Immediately after BlackBerry’s (NYSE: BB) fourth-quarter 2020 results came out last evening, its stock traded in the green for quite some time in the after-hours. However, when the company announced in the earnings conference call that it will not provide guidance for fiscal 2021 due to the current uncertainty relating to COVID-19, the stock started to trade in the negative territory. Today, BB stock slumped more than 15% during the midday.
When discussing the business conditions last evening, CEO John Chen stated that BlackBerry Technology Solutions segment got hurt by the slowdown in the auto industry supply chain due to the COVID-19, which reduced Internet of Things business revenue by 12% for the quarter ended February 29, 2020. The company had projected this trend to continue for the near future due to the temporary global auto production shutdowns and related slowdowns of auto sales. The two large transactions that were expected to occur in the quarter with reliable customers got delayed.
Like last year, BlackBerry stated in the earnings press release that it will provide the current fiscal year 2021 outlook in the earnings conference call. However, the company gave a shock to its investors by saying that it will not provide the FY21 outlook due to the current macroeconomic environment.
CEO John Chen quoted, “Currently, I’m sure you all agree there is a lot of uncertainty across the global economy due to the COVID-19. Therefore. it is not prudent for BlackBerry to provide any specific fiscal 2021 financial outlook as things are changing on almost on a daily basis.”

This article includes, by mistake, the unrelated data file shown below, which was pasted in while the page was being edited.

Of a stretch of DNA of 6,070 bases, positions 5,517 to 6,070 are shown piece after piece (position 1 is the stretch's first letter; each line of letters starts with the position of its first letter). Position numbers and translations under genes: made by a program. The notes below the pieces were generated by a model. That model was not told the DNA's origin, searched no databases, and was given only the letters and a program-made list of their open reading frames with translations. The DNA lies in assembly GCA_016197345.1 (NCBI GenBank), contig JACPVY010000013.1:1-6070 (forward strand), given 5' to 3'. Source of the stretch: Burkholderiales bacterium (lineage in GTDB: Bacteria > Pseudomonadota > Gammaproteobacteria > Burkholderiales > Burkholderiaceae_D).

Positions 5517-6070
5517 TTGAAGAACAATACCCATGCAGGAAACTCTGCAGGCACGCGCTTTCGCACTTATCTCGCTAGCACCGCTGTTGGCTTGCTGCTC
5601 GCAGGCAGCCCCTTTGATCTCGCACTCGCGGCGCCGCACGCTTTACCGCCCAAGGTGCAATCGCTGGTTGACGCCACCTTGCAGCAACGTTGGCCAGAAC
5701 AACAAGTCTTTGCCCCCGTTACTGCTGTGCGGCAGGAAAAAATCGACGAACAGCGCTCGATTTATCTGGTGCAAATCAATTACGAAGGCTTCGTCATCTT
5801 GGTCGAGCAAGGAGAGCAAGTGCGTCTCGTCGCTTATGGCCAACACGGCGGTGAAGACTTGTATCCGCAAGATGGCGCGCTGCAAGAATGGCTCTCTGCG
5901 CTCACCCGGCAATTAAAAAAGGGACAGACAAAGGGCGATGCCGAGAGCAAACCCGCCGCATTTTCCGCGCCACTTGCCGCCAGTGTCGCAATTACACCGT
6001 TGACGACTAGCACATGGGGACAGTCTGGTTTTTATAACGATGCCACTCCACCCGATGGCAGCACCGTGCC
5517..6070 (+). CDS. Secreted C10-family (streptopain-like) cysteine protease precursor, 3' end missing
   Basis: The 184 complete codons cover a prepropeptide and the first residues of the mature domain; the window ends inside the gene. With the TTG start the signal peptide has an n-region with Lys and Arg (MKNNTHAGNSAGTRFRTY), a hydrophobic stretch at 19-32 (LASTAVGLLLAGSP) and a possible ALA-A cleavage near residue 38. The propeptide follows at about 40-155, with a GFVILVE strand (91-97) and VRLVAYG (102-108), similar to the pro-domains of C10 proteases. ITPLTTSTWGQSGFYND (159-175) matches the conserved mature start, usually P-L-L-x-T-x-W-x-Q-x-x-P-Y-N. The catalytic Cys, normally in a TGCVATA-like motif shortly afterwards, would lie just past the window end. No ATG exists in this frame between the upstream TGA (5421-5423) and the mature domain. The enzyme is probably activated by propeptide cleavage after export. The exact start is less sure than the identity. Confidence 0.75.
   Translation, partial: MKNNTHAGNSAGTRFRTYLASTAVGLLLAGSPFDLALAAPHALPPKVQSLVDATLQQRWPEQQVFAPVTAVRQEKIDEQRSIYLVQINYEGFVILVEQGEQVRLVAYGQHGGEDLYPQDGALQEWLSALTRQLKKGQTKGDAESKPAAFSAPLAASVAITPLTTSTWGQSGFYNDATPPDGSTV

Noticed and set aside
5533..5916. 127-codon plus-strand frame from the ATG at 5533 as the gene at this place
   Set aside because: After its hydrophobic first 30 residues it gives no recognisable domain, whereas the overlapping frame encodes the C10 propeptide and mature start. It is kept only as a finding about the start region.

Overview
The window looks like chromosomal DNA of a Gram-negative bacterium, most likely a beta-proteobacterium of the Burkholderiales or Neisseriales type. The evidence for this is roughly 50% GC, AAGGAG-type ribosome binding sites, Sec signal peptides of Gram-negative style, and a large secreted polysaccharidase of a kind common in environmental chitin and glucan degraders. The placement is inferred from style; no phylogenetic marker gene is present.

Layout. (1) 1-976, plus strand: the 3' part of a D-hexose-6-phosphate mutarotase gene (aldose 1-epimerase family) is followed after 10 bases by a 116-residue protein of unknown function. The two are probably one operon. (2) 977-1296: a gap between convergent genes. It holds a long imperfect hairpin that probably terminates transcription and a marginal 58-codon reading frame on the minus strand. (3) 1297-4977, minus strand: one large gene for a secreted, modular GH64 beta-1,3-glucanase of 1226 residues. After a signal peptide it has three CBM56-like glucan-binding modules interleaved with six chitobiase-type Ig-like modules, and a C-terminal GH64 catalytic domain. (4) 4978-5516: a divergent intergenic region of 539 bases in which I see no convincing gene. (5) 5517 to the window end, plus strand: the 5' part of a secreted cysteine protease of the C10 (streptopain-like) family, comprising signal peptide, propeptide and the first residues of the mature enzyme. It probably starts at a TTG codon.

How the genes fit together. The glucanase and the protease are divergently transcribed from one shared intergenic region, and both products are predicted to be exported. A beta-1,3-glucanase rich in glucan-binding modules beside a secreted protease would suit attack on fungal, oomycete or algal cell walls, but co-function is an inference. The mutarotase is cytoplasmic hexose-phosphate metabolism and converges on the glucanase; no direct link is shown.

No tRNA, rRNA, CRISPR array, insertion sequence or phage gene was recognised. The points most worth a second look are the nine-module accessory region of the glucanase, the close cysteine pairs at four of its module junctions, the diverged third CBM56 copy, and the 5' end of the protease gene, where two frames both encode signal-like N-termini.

He foresees BlackBerry’s revenue to be negatively impacted by continued headwinds in global auto production and sales as there will be a delay in capital spending in the auto and other industries that the company serves. Because of COVID-19, the Waterloo, Ontario-based company anticipates a tough first quarter and the toughness to continue in the second quarter. BlackBerry targets its second half to be stronger than the first half of fiscal 2021.
While answering Mike Walkley of Canaccord Genuity on the operating expenses for the current calendar year, CEO John Chen said the given the current environment, the company will continue to hire people. However, he added that in certain areas the hiring might slow down because of the difficulties in interviewing and doing the background checks. Apart from reducing the traveling expenses, the company expects to cut down costs in the infrastructures and facilities areas.
When the PI Financial analyst Gus Papageorgiou asked about the goodwill impairment charges for the quarter, CFO Steve Rai stated that the impairment charge of $22 million was related to a BBM segment consumer as the company stopped service for that consumer during the year.
Currently, I’m sure you all agree there is a lot of uncertainty across the global economy due to the COVID-19. Therefore. it is not prudent for BlackBerry to provide any specific fiscal 2021 financial outlook as things are changing on almost on a daily basis.
While the former smartphone giant, which now focuses on cybersecurity software and services, surpassed the Street’s earnings estimates, it failed to meet the revenue expectations in the recently ended fourth quarter of 2020. During the third-quarter, BlackBerry increased its FY20 non-GAAP EPS by 2 cents to 8 cents and maintained the non-GAAP revenue target of approximately $1.1 billion. For fiscal 2020, the non-GAAP EPS bettered the company’s expectations by 5 cents and non-GAAP revenue of $1.099 billion met the target.
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